Figure 26: Multiple GCVE SDDCs within one Horizon POD in the Horizon Federated Architecture

The following figure illustrates the connection flow for a user. They would connect via the FQDN, which would then go to the Google Load Balancer in GCP hosting the public IP. This is set up to load balance the UAG appliances. The user would be challenged for authentication by one of the UAG appliances via a Connection Server, and then once authenticated, a Horizon protocol session would be established to the desktop or published application in one of the SDDCs in the Horizon POD.

Timeline

Description automatically generated

Figure 27: Multiple GCVE SDDCs with one Horizon POD in the Federated Architecture

The figure below illustrates the Federated Architecture with the Horizon POD management resources located in GCP and the desktop/RDS resources scaled out into multiple SDDCs. Networking is done both in the GCP VPC and inside the GCVE SDDC with NSX-T for the desktop/RDS segments.

Timeline

Description automatically generated

Figure 28: Federated Architecture with two SDDCs Networking

Table 17: SDDC Strategy for the Federated Architecture

Decision


Two GCVE SDDCs were deployed in different GCP regions. .

Justification

This allowed testing of the Federated Architecture with the Horizon management components located in GCP and the Desktop/RDS resources located in vCenters located in two separate SDDCs.

Table 18: Connection Server Strategy for the Federated Architecture

Decision

Three connection servers were deployed.

These ran on dedicated Windows 2019 VMs located in the GCP Management network.

Justification

One connection server is recommended per 2,000 concurrent connections.

A third server provides redundancy and availability (n+1).

Table 19: Unified Access Gateway Strategy for the Federated Architecture

Decision

Three standard-size Unified Access Gateway appliances were deployed as part of the Horizon solution.

These spanned the Internal and External DMZ VPC networks.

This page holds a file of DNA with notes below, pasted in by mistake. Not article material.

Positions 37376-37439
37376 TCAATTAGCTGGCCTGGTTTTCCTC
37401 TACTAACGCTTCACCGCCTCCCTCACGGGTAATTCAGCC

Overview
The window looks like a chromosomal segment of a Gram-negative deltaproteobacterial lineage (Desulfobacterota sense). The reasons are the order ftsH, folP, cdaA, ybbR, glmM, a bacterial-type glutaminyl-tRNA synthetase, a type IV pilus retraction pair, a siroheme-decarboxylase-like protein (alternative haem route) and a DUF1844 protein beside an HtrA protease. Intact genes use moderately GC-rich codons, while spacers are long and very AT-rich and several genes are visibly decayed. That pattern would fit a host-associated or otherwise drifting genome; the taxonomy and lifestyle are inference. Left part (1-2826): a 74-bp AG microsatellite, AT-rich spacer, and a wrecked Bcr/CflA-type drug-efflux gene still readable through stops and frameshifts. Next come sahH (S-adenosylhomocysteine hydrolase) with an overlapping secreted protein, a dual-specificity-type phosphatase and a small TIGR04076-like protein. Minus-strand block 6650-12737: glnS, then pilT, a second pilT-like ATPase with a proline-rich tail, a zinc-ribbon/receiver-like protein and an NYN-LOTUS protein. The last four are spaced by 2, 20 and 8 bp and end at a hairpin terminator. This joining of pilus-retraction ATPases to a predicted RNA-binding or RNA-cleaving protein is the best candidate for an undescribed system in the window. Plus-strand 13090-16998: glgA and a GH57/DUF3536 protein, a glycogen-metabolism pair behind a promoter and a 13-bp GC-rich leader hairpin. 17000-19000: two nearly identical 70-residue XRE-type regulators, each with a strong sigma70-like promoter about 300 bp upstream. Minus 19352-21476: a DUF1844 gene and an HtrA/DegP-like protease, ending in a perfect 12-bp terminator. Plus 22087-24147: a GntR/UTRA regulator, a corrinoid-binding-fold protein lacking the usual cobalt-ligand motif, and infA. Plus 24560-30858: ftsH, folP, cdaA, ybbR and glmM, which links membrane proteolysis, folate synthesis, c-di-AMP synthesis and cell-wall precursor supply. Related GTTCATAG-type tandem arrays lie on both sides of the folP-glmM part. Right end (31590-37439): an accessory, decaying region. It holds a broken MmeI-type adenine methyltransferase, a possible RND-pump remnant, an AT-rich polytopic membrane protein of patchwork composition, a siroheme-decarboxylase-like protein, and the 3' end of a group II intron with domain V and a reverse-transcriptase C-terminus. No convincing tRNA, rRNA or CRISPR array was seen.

Justification

UAG provides secure external access to internally hosted Horizon desktops and applications.

One standard UAG appliance is recommended for up to 2,000 concurrent Horizon connections.

A third UAG provides redundancy and availability (n+1).

Table 20: App Volumes Manager Strategy for the Federated Architecture

Decision

Three App Volumes Managers were deployed.

The three App Volumes Managers are load balanced with the built-in load balancer in GCP.

Justification

App Volumes is used to deploy applications locally.

The three App Volumes Managers provide scale and redundancy.

Table 21: Horizon Cloud Connector Strategy for the Federated Architecture

Decision

One Horizon Cloud Connector (1.10) was deployed in licensing only mode.

This Connector was deployed directly into GCP.

Justification

To license the solution via subscription licensing.

Control plane services beyond licensing are not supported at this time.

Table 22: Workspace ONE Access Connector Strategy for the Federated Architecture

Decision

Two Workspace ONE Access connectors were deployed.

Justification

To connect back to our Workspace ONE instance to integrate entitlements and allow for seamless brokering into desktops and applications.

Two connectors were deployed for resiliency.

Table 23: Dynamic Environment Manager Strategy for the Federated Architecture

Decision

VMware Dynamic Environment Manager (DEM) was deployed on the local file server.

Justification

This is used to provide customization / configuration of the Horizon desktops.

This location contains the Configuration and local Profile shares for DEM.

Table 24: SQL Server Strategy for the Federated Architecture

Decision

A single SQL server was deployed.

Justification

This SQL server was used for the shared App Volumes database.


Table 25: PostgreSQL Server Strategy for the Federated Architecture

Decision

A single PostgreSQL server 12.x was deployed.

Justification

This PostgreSQL server was used for the Horizon Events Database.

Table 26: Load balancing strategy for the Federated Architecture

Decision

A load balancer was used to load balance the Unified Access Gateways and App Volumes Managers.